Inside each dental office, there are a variety of positions representing a wide range of education, experience and training. As the school year begins you may find yourself considering a dental career.
Have you ever thought about becoming a dentist? This is a career within the grasp of many, college-bound, high school students and science oriented college students. Your undergraduate college education should be heavily weighted in the sciences.
The requirements for other courses differ and are often flexible. No major courses of study are preferred, so choose a course of study that you enjoy and feel that you will excel in. Applicants for dental school take the Dental Admissions Test in their junior or senior year of college. Dental schools place varying importance on extracurricular activities and interviews. Some schools do not interview applicants while others filter applicants with interview questions that test their maturity and character. Dental school is a four-year, expensive journey.
There are many ways that dentists practice. Some work in hospitals and public health, specialize in different aspects of dentistry (such as oral surgery and pediatric dentistry) or they may work for universities, insurance companies or manufacturers. Most find their work challenging and enjoyable. Speak with your high school and college advisors to find out more.
Most people have their teeth cleaned by a dental hygienist at least twice a year. Hygienists’ high salaries reflect their level of training and high demand for their profession. They have completed at least two years of college, received their hygiene certificate, and passed national and regional board exams. Hygienists do more than clean teeth. They are responsible for screening for decay, oral cancer and other systemic problems. Hygienists provide treatment for gum disease; prevent decay with a combination of fluoride treatments, pit and fissure sealants, brushing and flossing instruction and nutrition counseling. In many cases, hygienists may work without a dentist in the same building at the time of treatment.
Dental hygiene schools such as Forsythe of Boston, Ma. and Middlesex Community College of Burlington, Ma. choose from among the top high school graduates. Adults and high school students who have not taken the prerequisite courses may take these courses in college.
Most dental assistants work in dental offices ensuring that appointments are smooth and efficient. Dental assistants work with the dentist or alone to provide treatment, take radiographs (x-rays), impressions, and provide instruction for postoperative care and oral hygiene. Training can be obtained in many settings ranging from college level programs such as the one at Middlesex and vocational high school programs to on the job training in a dental office.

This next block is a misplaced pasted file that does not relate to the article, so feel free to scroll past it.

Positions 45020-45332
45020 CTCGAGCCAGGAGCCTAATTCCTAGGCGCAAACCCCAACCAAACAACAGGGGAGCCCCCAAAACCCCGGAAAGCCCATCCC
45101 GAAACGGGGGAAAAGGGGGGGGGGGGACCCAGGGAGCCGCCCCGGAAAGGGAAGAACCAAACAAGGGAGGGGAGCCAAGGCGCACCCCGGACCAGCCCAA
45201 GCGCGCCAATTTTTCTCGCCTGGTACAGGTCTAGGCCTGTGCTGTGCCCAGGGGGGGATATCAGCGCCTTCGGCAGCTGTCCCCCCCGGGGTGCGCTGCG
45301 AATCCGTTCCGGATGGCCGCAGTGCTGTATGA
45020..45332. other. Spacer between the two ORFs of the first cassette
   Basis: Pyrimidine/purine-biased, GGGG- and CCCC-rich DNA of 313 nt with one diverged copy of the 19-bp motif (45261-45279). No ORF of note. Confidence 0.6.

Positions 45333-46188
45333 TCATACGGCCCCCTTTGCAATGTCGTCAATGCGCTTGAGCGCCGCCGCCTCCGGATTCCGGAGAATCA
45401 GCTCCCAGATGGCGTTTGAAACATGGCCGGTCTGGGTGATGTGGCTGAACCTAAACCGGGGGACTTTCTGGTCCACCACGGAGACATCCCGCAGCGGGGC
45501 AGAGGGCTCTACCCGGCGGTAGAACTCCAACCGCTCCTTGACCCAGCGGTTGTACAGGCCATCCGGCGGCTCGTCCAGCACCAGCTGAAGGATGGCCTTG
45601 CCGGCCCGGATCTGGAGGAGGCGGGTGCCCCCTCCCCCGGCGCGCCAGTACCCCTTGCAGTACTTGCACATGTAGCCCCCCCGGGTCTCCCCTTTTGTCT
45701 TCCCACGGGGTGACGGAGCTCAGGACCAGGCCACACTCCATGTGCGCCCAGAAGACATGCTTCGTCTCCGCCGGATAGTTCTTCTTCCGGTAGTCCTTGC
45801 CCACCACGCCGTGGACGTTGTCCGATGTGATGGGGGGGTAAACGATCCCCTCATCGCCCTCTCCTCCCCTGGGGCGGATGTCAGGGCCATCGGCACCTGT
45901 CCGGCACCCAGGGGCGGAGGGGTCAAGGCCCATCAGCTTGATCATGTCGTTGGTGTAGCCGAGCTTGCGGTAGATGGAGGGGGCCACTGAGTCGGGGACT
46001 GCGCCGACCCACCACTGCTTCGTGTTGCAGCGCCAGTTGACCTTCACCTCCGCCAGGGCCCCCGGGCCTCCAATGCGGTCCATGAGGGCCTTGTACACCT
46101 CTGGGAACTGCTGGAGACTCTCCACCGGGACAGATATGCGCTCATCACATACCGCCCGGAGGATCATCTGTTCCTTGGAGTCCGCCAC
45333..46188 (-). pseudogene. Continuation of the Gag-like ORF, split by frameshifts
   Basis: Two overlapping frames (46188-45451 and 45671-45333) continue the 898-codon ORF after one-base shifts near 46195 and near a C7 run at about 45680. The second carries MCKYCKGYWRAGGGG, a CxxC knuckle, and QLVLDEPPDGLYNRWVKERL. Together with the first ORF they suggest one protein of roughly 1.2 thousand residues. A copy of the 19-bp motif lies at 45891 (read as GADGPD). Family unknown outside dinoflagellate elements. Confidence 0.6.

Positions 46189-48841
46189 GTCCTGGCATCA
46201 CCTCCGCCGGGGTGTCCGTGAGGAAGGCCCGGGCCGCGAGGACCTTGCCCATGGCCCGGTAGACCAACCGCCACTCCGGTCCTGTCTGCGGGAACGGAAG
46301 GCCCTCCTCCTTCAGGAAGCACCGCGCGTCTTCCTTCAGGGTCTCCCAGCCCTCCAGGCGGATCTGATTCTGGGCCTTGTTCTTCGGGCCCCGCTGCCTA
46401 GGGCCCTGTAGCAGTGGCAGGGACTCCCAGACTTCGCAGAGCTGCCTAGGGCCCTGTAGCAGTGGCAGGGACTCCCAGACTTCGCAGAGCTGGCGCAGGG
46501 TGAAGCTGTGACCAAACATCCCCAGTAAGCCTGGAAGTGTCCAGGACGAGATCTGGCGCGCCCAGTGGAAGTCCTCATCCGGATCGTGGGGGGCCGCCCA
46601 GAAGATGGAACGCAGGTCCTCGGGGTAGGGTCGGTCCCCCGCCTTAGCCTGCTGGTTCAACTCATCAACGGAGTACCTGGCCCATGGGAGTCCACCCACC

Dental assistants can obtain national certification by taking the Dental Assisting National Board. To qualify they must complete an accredited program or have two years of full time experience. Accredited programs usually take one to two years to complete. The Massachusetts Dental Society even provides an online dental assisting program; for information call (888) 258-4379. Dental assistants earn wages similar to that of a licensed practical nurse, medical assistant or other similarly trained professions.
Dental receptionists make appointments, bill insurance companies and patients, answer the phones, and often must explain treatment options to patients. Some are trained dental assistants who decide that they prefer working behind the desk, others have no formal training and learn on the job. It takes months to master the nuances of dental insurance billing and dental office scheduling. The pay scale for dental receptionists varies widely, but well-trained receptionists are hard to find. They can earn as much as a dental assistant with similar experience.
Dental lab technicians create artful appliances to restore and replace teeth. This type of work requires a high level of skill and training and attention to minute detail. Training may be obtained in a vocational high school, college, or on the job.
As Lynn Jenkins, president of H & O Dental Laboratory in Manchester, NH, said, “We take pride in providing our employees on-the-job training to become dental laboratory technicians. Along with the on-the-job training we provide them with opportunities to become Certified Dental Technicians with the National Board of Certification while paying for the cost for them to be tested and recertified from year to year.” Salaries of dental lab technicians vary widely depending on the type of work that they do, level of training and experience.
For information on schools and societies, contact the Massachusetts Dental Society at (800) 342-8747, or check out their web site: www.massdental.org, under the heading “public” click on “careers in dentistry.”